Verdict: A wasted opportunity.

Star Trek Beyond Review: Thrusters on Full


Director: Justin Lin

Writers: Simon Pegg, Doug Jung

Stars: Chris Pine, Zachary Quinto, Karl Urban, Zoe Saldana

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Release date: July 21st, 2016

Distributor: Paramount Pictures

Country: USA, China

Running time: 122 minutes


4/5

Best part: The central cast.

Worst Part: The villain’s convoluted plot.

In its 50th year, Gene Roddenberry’s creation Star Trek is one of pop-culture’s most lucrative and unique franchises. Its run has been extended by TV series’, films, comic books, fan fiction and everything else in between. The Trekkies and Trekkers have helped the series become an ever-changing organism. With nerd being the new black, the franchise must bend and warp to gather as many fans as possible.

The newer Star Trek instalments have, for the most part, done a bang-up job. The 2009 reboot introduced a new timeline and cast. Fans grew to love the younger crew members, director J. J. Abrams’ love of lens flares and the USS Enterprise’s shinier aesthetic. The Sequel, Star Trek into Darkness, fumbled the ball. Star Trek Beyond, the third feature in the Kelvin timeline, sees the crew in the third year of a five-year mission to explore strange worlds, meet new beings and bring order to the galaxy. Flying peacekeeping group the Federation’s flag, Starfleet captain James T. Kirk (Chris Pine) feels lost in the deep, dark void of space. Key members including Commander Spock (Zachary Quinto), chief medical officer Leonard McCoy (Karl Urban), communications officer Nyota Uhura (Zoe Saldana), chief engineer Montgomery Scott (Simon Pegg), helmsman Hikaru Sulu (John Cho) and main navigator Pavel Chekov (Anton Yelchin) also hit the wall.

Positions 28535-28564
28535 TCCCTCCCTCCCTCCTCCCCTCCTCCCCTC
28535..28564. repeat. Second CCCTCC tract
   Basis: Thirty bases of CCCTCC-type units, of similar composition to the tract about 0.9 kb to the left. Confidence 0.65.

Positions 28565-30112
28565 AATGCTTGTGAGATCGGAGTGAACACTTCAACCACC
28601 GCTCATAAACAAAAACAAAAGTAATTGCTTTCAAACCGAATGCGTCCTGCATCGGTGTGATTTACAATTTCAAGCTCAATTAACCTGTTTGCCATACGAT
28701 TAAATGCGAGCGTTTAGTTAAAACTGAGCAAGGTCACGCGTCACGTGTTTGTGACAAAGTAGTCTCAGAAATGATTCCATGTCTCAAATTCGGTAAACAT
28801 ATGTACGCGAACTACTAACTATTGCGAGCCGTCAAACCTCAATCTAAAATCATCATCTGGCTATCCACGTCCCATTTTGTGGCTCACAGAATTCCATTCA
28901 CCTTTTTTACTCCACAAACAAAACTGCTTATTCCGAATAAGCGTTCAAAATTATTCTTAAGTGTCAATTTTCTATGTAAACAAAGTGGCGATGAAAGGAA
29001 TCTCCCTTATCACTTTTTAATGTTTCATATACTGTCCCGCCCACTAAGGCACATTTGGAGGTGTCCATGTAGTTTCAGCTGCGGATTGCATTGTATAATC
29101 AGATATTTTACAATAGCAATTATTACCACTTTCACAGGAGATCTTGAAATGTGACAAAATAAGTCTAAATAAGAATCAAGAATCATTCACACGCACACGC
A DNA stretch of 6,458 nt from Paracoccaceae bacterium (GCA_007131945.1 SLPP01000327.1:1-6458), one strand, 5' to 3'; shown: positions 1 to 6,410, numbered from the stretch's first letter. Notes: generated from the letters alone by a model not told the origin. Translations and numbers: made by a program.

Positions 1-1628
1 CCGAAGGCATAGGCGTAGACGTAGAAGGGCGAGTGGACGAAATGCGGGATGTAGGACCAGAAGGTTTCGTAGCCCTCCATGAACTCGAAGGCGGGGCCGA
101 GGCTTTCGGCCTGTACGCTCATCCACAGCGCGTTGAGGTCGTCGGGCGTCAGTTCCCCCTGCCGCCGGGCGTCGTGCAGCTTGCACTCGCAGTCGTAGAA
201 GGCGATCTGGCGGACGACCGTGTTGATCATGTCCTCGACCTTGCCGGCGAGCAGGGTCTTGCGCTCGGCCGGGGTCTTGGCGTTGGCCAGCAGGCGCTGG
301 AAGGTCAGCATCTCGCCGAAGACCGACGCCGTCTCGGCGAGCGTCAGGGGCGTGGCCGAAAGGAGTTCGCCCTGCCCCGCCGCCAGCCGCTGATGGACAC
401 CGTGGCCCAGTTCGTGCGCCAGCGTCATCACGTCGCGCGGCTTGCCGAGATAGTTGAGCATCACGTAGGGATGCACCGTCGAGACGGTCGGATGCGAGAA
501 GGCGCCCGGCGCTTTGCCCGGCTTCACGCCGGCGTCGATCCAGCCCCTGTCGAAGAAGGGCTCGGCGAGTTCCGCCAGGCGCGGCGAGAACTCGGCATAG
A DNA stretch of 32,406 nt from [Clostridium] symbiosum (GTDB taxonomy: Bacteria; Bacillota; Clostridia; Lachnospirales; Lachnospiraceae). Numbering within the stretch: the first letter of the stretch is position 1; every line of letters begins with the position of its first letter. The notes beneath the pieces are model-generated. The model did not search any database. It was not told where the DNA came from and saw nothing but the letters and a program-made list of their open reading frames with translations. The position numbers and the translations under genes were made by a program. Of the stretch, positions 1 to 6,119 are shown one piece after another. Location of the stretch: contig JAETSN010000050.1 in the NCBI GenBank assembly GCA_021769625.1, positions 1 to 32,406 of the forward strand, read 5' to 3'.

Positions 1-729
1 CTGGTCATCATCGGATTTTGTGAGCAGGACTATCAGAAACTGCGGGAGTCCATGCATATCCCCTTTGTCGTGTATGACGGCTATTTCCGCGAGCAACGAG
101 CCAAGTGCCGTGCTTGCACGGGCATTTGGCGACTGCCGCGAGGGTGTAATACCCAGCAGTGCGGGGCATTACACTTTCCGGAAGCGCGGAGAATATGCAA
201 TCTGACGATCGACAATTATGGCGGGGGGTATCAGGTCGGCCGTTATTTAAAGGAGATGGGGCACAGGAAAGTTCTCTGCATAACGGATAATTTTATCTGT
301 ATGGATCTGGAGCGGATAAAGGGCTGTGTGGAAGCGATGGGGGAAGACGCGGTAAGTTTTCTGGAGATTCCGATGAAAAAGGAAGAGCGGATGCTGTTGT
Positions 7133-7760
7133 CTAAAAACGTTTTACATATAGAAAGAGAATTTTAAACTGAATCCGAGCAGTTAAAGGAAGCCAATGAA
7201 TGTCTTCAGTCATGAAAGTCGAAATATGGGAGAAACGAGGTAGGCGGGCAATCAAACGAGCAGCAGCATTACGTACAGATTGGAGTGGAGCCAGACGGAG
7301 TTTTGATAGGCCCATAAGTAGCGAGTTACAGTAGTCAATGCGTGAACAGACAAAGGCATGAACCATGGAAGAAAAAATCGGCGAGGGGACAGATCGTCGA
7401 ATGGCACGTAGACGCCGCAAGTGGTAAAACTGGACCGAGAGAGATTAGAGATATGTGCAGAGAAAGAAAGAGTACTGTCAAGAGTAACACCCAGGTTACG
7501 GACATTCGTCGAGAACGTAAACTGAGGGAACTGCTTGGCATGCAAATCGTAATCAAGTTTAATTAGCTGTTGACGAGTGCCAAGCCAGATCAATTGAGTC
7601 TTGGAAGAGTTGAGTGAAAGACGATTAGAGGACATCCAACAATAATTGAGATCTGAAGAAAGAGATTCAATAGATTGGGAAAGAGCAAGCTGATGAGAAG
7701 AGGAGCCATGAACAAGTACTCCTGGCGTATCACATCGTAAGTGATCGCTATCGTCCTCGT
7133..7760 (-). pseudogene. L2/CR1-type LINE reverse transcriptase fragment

Of course, a movie about the crew hanging up their skivvies 10 minutes in would be deeply unsatisfying. Receiving a distress call from the nebulous zone outside Federation base Yorktown, they are ambushed and captured/disbanded by warlord Krall(Idris Elba)’s drone/alien army. The first third balances cute comedic moments and high stakes threats. The opening scene is a blast – detailing how some missions go better than others. The aforementioned ambush sequence is electrifying, with the Enterprise and its crew torn apart with devastating velocity. The second act takes a peculiar turn, splitting the lead cast into twos. Pegg and Doug Jung’s script provides greater insight into each key member. Although the plot and momentum stall, the middle section delivers infinite character development and wit. In true sequel fashion, new characters including alien warrior Jaylah (Sofia Boutella) create several surprises.

With Abrams off on Star Wars duties, director Justin Lin (Fast and FuriousTokyo Drift through to Six) takes control of the ship. Not to be underestimated, he balances between the original series and this franchise’s bold, blockbuster-y direction. The exhilarating filmmaker piles action sequences on top of one another in the third act. The motorcycle set-piece clicks with the movie’s tone and close-quarter scope. The finale combines a high-flying spaceship battle, clever banter and a Beastie Boys’ track with aplomb. Meanwhile, the fist-fight finale injects pathos and resonance into an otherwise light-weight story. Assisting Lin’s breezy direction, Michael Giacchino’s score is as slick and dynamic as the Enterprise herself. The talented, good-looking performers aptly bounce off each other. Pine and Quinto snuggly fit into their famous roles. Urban, Pegg and Boutella are standouts. Meanwhile, Elba is let down by the character’s befuddling backstory and master plan.